Zillow Offers was a great way to pad its revenue. It was painful at the other end of the income statement. The pandemic may have made things worse for Zillow, but if flipping homes was a money-burning business for the company when real estate prices were rising, what would happen when the pendulum turned in the other direction? 

2. The original business still works

Before Zillow became a negative net margin home flipper, it was a vibrant online resource for all parties. Home seekers would dream out loud as they surfed the app for aspirational digs. Folks looking to sell their properties would lean on the transparency of the portal to see what was possible. Real estate agents would be there to catch them all, paying up to be Premier Agents to seize these valuable leads. 

Zillow is still there. The flagship business -- collectively known as IMT for Internet, Media, and Technology -- wasn't growing as quickly as the Zillow Offers segment where it could buy its growth, but it has never stopped widening its reach. IMT revenue rose 19%, 6%, and 14% in the last three years, respectively. IMT revenue is up 37% through the first nine months of the year. More importantly, this is a business that has historically been very profitable for Zillow. 

"Ultimately, we determined that further scaling up Zillow Offers is too risky, too volatile to our earnings and operations, provides too little opportunity for return on equity, and serves too narrow a portion of our customers," Zillow explained in Tuesday's shareholder letter. 

Going back to its roots means that it will be less risky, less volatile to its earnings and operations, provide a larger opportunity for return on equity, and serve all of its 227 million monthly active users. 

3. Farewell to conflicts of interest

It was a tale of two social medias on Tuesday night. Investors were bummed, and that pain is not lost on me. However, I also saw some of my friends that were in residential real estate more than happy to dance on the grave of Zillow Offers.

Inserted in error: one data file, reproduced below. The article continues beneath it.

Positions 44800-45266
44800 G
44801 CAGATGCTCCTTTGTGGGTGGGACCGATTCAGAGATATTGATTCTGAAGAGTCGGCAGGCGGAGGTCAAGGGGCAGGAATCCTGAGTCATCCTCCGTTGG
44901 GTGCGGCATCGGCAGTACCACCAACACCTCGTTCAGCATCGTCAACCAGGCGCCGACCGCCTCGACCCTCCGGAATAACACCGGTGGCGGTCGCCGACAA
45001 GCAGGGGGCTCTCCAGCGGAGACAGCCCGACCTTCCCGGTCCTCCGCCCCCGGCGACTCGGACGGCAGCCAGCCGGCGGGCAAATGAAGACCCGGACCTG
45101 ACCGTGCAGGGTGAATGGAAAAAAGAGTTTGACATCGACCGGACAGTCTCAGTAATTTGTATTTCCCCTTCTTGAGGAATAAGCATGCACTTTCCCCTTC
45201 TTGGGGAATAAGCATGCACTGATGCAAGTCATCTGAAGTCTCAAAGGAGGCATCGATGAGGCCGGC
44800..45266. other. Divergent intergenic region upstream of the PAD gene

Realtors that never posted about Zillow -- seeing it as a competitor on the Zillow Offers end and little more than a necessary indulgence on the Premier Agents front -- were delighted with the news. Outside of sharing that viral TikTok video two months ago spreading the conspiracy theory that Zillow was driving up home prices just to flip properties into the frenzy, real estate pros can start seeing the platform as an ally again.

A fun fact to end on: Zillow closed at $53.60 on April 12, 2018 -- the day it officially stopped "testing" Instant Offers by adding Phoenix as a third city. With the stock trading below $74 just minutes ahead of Wednesday's open, we're talking about a 38% return in the same span of time that the market is up 74%. This has been a great time for real estate investing, but Zillow has clocked in with roughly half of the market's return since it made Instant Offers a legit growth vehicle. The stock is cheaper than you think. And the business that will remain is stronger than you think.

Rick Munarriz has no position in any of the stocks mentioned. The Motley Fool owns shares of and recommends Zillow Group (A shares) and Zillow Group (C shares). The Motley Fool has a disclosure policy.